Your limbs flail like a marionette’s as you quiver with rage. Lisa, a hand over her mouth, listens to you. Your father—the master puppeteer—has pulled the strings and ensured your further education would be at Oxford. 

Your revolt was for nought. Now, you’re truly at his mercy.

“How can he force you to move abroad?” Lisa whispers.

“He knows about us. And his solution is to separate us.”


“Because he didn’t ‘choose’ you for me.”

“But you promised you won’t let him separate us.”

Steel glints in your eyes as you focus on her puddle-of-water-self. “I meant it, Lisa. You’re my Mona Lisa and I’m your Da Vinci. You exist because of me, and my name is nothing without yours. We cannot be separated. We’ll not be separated. I’ll die before I let it happen. I WILL NOT let it happen,” your scream scares away the pigeons lurking on the eaves as Lisa flinches. 

Your father applies immense pressure on you and you find yourself weakening, unable to meet Lisa’s eyes as she questions you relentlessly.

“What will happen to us?” she whispers.

“I won’t let him separate us. I’ll die before that happens.”

“He IS separating us and you’re letting him do it! I thought you loved me. If you didn’t want me, why did you chase me?”

“I want you more than life itself. My father is forcing me and he says he’ll kill you if I don’t listen to him.” You break down, and your head falls on your knees as you sob. “I cannot lose you, Lisa. He wants me to give you up. I wish he’d just go away and leave me alone. I wish he’d just die. Haven’t I suffered enough at his hands?”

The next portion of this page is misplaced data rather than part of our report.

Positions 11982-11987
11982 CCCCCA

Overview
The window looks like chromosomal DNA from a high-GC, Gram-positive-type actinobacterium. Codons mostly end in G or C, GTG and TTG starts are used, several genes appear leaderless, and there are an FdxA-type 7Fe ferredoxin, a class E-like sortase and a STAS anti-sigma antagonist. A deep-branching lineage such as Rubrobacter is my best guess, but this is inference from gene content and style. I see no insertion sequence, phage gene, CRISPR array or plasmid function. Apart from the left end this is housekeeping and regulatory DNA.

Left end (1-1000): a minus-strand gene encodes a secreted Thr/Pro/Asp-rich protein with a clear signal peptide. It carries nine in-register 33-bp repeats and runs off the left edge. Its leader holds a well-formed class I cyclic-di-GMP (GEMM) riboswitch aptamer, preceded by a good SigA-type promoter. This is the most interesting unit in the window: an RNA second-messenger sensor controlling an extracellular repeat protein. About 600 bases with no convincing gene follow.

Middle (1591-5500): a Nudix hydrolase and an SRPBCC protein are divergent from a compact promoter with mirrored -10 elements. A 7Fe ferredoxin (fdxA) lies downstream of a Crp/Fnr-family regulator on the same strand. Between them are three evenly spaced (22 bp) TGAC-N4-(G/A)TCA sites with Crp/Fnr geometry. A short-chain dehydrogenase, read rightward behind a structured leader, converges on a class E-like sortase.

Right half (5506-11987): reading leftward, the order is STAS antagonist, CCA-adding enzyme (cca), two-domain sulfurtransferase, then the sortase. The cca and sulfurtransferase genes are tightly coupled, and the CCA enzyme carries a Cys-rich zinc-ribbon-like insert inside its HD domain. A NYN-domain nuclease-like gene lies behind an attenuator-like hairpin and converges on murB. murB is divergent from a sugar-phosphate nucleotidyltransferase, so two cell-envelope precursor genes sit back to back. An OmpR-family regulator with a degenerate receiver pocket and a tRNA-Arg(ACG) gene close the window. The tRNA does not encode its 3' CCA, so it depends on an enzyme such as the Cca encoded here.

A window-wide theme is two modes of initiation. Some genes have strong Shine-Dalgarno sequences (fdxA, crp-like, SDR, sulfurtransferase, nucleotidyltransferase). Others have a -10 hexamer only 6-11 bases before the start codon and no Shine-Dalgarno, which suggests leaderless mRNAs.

Lisa shuffles closer to you and raises your chin to kiss the trailing marks on your cheeks. One by one. Her eyes spit fire but her skin feels cool to touch.

“Let me take care of you. Let me help you.”

You do just that, your head leaning against her bosom. Yours and hers smiles and tears merge, and lips fuse.


“We all make time for what we feel is important in our lives.”

The bruise around your left eye is purple, and Lisa runs into your arms. “What happened?” she whispers.

Padre happened.” Your swollen lower lip makes talking difficult, but you swallow hard and retry. “He used his mistress’ high heels to whack your love out of me.” You flinch when Lisa touches your torn lip.


“I don’t care, Lisa. He cannot separate us. He can die trying, but I won’t give you up.”

With Lisa’s help, you limp into the canteen. Seated, you murmur. “I’ve got a surprise for you, Lees.” You raise the sleeve of your shirt and expose the tattoo with her name. Lisa sucks in her breath and kisses each alphabet several times until you’re tickled pink.

The next day, the fresh beatings haven’t left you in a position to travel. You drop a message to Lisa and then doze off for an hour, missing all her 37 calls and 67 messages.